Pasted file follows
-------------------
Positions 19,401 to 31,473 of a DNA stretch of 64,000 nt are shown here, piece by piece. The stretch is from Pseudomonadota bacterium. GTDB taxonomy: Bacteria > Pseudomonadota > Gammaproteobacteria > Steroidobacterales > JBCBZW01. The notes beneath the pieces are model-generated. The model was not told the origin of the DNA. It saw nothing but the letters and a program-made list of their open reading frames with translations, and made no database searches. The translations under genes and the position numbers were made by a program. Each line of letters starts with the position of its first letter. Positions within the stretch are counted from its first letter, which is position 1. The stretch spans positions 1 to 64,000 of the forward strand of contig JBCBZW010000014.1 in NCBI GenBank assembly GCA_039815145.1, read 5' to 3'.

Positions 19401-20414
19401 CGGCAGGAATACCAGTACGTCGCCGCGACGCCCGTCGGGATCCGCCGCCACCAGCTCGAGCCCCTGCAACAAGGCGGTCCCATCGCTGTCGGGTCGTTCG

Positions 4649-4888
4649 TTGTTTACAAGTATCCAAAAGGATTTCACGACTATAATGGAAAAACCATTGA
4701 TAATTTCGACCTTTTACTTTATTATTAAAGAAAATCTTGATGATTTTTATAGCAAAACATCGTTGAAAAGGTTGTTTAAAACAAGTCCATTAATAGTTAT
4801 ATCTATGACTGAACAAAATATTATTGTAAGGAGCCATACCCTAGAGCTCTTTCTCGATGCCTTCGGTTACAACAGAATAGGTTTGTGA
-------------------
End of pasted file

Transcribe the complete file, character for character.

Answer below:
Positions 19,401 to 31,473 of a DNA stretch of 64,000 nt are shown here, piece by piece. The stretch is from Pseudomonadota bacterium. GTDB taxonomy: Bacteria > Pseudomonadota > Gammaproteobacteria > Steroidobacterales > JBCBZW01. The notes beneath the pieces are model-generated. The model was not told the origin of the DNA. It saw nothing but the letters and a program-made list of their open reading frames with translations, and made no database searches. The translations under genes and the position numbers were made by a program. Each line of letters starts with the position of its first letter. Positions within the stretch are counted from its first letter, which is position 1. The stretch spans positions 1 to 64,000 of the forward strand of contig JBCBZW010000014.1 in NCBI GenBank assembly GCA_039815145.1, read 5' to 3'.

Positions 19401-20414
19401 CGGCAGGAATACCAGTACGTCGCCGCGACGCCCGTCGGGATCCGCCGCCACCAGCTCGAGCCCCTGCAACAAGGCGGTCCCATCGCTGTCGGGTCGTTCG

Positions 4649-4888
4649 TTGTTTACAAGTATCCAAAAGGATTTCACGACTATAATGGAAAAACCATTGA
4701 TAATTTCGACCTTTTACTTTATTATTAAAGAAAATCTTGATGATTTTTATAGCAAAACATCGTTGAAAAGGTTGTTTAAAACAAGTCCATTAATAGTTAT
4801 ATCTATGACTGAACAAAATATTATTGTAAGGAGCCATACCCTAGAGCTCTTTCTCGATGCCTTCGGTTACAACAGAATAGGTTTGTGA